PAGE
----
Australia Radio Dial 1931

Working on the mast for 4RK Rockhampton, March 1931. © John Oxley Library, State Library of Queensland.

Little more than a decade after the end of WWI in 1918, some 6.5m Australians in all states could listen to music, sports commentaries and results and ‘educational’ talks on a wide variety of subjects from the newly emerging entertainment medium of radio.

Sun & Surf girl, Australian Travel Poster 1931
© Josef Lebovic Gallery

In 1931, Australia was still in the grip of a global economic depression with almost 30% unemployment. The Sydney Harbor Bridge was under construction. The first airmail service between Australia and England was in the future, and ‘talking’ pictures relatively new.

Early broadcast from 4BK Brisbane
© Eric Shackle Collection, Radio Heritage Foundation

Listeners to the Australian Broadcasting Company station 2BL Sydney could enjoy such programs as ‘a description of the fight at the Sydney Stadium’ at 8pm on Saturday, or ‘a two-pianoforte recital by Carl Morris and Madame Evelyn Greig: “Concerto in G Minor” at 8.15pm the night before.

Bondi lifesavers North Bondi, Australian Surf Lifesaving March Past Champions, 1931
© Local Studies Collection, Waverley Council [Sydney]

The population of Sydney was about 1.3m, and listeners had eight local stations to choose from. Of course, they broadcast for only a few hours daily, often closing down for lunch and dinner. There were 55 licensed stations nationwide, although radio amateurs were also allowed to broadcast music and talks for local audiences as experimental stations.

Empire Airwaves heard on the Mullard Radio. Poster c.1931
© Josef Lebovic Gallery

The ‘NZ Radio Record’ reported in May 1930 ‘that Mr KH Thow of the Wellington office of the Standard Telephones and Cables [Australasia] Ltd, left Wellington by the ‘Makura’ last week for Sydney to assist in the installation of five new broadcasting stations for the Commonwealth Government, ordered from the above company. Two of the stations, which are to have an aerial power of 2 kilowatts, will be erected at Newcastle and Rockhampton. Three 5-kilowatt stations will be erected at places not yet disclosed.’

Working on the mast for 4RK Rockhampton, March 1931.
© John Oxley Library, State Library of Queensland.

The most powerful stations in the Commonwealth were at Corowa [2CO] in the Riverina district on the border of Victoria and NSW, and north of Adelaide at Crystal Brook [5CK] to serve the northern Spencer Gulf ports and Broken Hill.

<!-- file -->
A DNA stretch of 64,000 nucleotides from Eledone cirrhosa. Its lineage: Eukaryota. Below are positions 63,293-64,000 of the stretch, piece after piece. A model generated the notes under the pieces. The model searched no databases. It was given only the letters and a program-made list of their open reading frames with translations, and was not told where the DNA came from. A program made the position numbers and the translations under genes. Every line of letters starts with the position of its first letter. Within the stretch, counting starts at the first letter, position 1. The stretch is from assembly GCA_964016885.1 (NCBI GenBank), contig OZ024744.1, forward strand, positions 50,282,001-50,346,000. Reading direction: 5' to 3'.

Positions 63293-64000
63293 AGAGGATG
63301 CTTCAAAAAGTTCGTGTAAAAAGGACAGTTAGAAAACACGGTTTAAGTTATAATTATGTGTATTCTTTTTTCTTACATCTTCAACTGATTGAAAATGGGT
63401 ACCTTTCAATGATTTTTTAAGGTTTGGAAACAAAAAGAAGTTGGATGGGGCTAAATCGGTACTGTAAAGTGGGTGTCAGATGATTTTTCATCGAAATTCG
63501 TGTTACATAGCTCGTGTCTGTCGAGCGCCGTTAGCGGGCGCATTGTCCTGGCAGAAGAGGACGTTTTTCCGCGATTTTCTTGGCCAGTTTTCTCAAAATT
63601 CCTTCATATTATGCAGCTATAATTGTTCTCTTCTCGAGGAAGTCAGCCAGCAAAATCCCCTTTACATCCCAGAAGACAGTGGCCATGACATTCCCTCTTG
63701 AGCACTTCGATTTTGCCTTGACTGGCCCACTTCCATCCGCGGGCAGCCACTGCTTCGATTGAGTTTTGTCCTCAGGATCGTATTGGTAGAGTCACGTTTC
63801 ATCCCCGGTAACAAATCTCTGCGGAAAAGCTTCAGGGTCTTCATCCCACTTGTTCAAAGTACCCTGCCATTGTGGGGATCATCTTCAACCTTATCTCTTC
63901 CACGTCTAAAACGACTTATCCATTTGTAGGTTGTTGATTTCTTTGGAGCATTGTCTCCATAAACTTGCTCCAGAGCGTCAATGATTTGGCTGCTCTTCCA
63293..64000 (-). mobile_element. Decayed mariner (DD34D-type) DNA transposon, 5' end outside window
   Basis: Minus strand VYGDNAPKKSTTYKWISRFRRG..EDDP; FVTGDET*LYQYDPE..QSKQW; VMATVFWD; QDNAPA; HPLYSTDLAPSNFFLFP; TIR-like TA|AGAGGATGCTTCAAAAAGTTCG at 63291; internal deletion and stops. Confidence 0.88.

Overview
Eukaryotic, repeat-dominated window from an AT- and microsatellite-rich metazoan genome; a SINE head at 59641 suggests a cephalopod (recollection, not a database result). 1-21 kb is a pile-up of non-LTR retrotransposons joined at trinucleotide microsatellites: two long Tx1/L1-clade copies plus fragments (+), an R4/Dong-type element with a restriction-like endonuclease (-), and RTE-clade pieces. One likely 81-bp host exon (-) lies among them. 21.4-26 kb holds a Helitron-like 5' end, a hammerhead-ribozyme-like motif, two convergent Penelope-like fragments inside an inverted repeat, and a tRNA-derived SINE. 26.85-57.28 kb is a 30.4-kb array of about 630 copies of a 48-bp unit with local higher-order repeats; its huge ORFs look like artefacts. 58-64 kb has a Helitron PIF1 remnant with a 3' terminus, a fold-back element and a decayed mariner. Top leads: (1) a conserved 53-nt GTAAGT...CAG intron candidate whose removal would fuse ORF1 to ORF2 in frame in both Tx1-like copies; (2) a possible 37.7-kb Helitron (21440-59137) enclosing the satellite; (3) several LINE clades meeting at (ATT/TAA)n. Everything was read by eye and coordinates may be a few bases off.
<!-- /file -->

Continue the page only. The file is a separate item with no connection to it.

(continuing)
‘The Nation’s Station’ 2GB listener card
© Eric Shackle Collection, Radio Heritage Foundation

The private stations were much lower powered, only 2GB Sydney [3kW] with a strong enough signal to cover the city and surrounding districts, and both 2KY and 2UW having only half this power and less coverage.

However, Sydney was already the dominant ‘radio city’ at this time, and listeners further afield soon became accustomed to the programs and personalities of the Sydney stations, especially as night fell and signals reached further inland and across the Tasman Sea.

Reaching into the skies, Eveready advertising poster c.1931
© Josef Lebovic Gallery

In the coming decade, Australian radio flourished as new studio buildings were constructed, new stations and ever more popular personalities came on air to a growing audience, and local manufacturers built beautiful radio receivers that became standard living room and lounge furniture.

By 1931, the shift from amateur to professional radio broadcasting that was to shape the structure and sound of the Australian radio industry for the following five decades was well underway.

This reflection of the Australian Radio Dial in that pivotal year pays tribute to those men and women of early Australian radio who informed and entertained listeners across the Commonwealth and in far flung Pacific territories as the 1930’s dawned with new hope.

Melbourne. Travel Poster from the early 1930’s.
© Josef Lebovic Gallery
FrequencyCall-SignLocationOwnerTransmitter Power [kW]
560 2CO Corowa National Broadcasting Service 7.5
580 7ZL Hobart National Broadcasting Service 3
610 3AR Melbourne National Broadcasting Service 5
635 5CK Crystal Brook National Broadcasting Service 7.5
665 2FC Sydney National Broadcasting Service 5
690 6WF Perth National Broadcasting Service 5
The Main Studio of 5CL Adelaide.
© Eric Shackle Collection, Radio Heritage Foundation